Two brothers, Moses and Aaron Pengry both resided in Ipswich by 1641. and were active in town affairs. The surnames of their descendants are alternatively spelled Pingree, Pengre, Pengrey, Pengry, Pingre, Pingrey, Pingry.
The largest contingent to arrive in Ipswich from the same village were 15 men and women from Assington, Suffolk, including Thomas French and his family.
John Baker owned, by grant, a large lot on the north side of East St. between North Main and County St. To his son Thomas, he conveyed the house where he lived and the remainder of his land, June 14, 1698 (35: 44). John Baker the settler was […]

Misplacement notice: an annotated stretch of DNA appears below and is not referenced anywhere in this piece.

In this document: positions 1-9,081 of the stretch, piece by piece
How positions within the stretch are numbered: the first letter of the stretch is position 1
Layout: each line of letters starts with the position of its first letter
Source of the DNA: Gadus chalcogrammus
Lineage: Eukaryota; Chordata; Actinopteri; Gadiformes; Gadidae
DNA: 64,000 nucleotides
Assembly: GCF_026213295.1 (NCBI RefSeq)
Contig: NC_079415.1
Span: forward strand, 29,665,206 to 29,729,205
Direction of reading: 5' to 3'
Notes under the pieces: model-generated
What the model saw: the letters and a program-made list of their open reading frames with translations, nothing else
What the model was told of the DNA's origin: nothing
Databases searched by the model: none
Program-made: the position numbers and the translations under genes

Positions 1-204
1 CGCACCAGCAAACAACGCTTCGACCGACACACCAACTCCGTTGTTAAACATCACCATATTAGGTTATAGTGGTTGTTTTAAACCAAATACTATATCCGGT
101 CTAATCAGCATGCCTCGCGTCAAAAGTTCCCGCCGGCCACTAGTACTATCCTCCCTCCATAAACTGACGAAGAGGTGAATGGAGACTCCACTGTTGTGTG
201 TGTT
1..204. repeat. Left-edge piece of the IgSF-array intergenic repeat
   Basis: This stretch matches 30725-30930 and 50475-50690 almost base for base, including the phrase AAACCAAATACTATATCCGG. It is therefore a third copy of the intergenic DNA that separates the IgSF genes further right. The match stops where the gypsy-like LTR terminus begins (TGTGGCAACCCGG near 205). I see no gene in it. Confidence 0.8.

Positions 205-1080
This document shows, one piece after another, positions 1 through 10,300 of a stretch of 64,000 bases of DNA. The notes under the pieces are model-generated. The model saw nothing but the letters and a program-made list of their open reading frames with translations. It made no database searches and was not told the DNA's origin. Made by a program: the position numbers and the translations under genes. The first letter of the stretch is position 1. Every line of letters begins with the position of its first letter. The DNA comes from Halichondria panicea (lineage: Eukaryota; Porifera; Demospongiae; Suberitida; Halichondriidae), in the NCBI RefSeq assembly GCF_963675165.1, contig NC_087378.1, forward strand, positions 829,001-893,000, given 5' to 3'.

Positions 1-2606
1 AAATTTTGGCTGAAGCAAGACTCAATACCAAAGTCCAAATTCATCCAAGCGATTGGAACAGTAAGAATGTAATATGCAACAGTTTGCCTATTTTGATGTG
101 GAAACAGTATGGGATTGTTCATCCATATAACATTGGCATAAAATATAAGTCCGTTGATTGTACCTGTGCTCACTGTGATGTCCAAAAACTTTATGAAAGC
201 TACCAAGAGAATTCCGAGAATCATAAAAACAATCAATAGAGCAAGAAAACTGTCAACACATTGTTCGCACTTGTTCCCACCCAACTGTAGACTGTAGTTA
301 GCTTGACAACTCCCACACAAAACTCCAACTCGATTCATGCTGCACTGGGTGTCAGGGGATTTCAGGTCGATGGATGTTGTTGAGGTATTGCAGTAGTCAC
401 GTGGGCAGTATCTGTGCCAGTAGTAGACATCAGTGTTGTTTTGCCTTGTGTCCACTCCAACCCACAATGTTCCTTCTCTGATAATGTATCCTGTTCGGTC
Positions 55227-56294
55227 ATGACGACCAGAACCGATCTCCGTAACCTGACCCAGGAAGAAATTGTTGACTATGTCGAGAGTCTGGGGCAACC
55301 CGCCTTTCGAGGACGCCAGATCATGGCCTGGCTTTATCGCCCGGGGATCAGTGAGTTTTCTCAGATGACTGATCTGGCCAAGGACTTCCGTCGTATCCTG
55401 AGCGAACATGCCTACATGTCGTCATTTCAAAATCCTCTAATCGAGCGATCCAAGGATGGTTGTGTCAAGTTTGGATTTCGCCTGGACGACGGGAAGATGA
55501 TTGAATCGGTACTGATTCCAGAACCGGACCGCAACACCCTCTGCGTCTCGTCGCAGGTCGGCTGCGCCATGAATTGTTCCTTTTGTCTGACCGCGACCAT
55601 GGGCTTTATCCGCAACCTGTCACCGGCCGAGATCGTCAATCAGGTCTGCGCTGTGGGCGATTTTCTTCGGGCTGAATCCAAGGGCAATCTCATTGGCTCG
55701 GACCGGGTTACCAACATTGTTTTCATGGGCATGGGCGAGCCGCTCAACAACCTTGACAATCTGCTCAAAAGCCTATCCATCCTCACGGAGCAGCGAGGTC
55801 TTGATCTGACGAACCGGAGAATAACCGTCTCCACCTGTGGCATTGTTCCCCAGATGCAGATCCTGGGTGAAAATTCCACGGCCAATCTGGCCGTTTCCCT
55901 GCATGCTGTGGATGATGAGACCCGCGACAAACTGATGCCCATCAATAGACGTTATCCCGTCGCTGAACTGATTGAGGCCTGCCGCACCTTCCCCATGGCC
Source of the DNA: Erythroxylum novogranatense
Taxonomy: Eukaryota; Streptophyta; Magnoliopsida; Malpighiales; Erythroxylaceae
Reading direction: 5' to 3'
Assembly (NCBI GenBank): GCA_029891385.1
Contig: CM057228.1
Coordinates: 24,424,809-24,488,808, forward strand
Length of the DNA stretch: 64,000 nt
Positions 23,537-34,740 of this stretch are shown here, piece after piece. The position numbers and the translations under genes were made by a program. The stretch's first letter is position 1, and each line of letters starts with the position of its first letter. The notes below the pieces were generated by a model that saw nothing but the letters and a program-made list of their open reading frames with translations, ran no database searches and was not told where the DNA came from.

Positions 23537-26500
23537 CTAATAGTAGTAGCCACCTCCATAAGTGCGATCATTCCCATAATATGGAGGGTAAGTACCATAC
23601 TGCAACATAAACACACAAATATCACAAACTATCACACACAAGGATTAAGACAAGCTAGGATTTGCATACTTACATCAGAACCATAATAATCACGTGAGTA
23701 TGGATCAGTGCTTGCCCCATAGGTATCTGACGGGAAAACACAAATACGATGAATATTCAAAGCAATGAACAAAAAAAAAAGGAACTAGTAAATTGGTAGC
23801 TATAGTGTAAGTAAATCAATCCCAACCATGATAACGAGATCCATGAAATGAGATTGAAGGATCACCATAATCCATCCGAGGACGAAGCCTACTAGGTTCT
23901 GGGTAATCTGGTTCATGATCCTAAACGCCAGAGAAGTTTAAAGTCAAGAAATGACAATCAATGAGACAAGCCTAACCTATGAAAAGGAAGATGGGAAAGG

Photos of houses and tombstones of the early inhabitants of Ipswich and their descendants, with maps of the lots granted to the settlers.
“I suspect that thousands of New Englanders have their roots based in Ipswich. Is it possible that I was drawn here by deeply ingrained ancestral memories?” By Thomas Palance
Within three years of the arrival of the Winthrop fleet to New England, so many immigrants had arrived in Massachusetts Bay that Boston Neck could not hold them all. Perceiving a threat from the French, thirteen men arrived in 1633 to establish the town that would be named Ipswich a year later.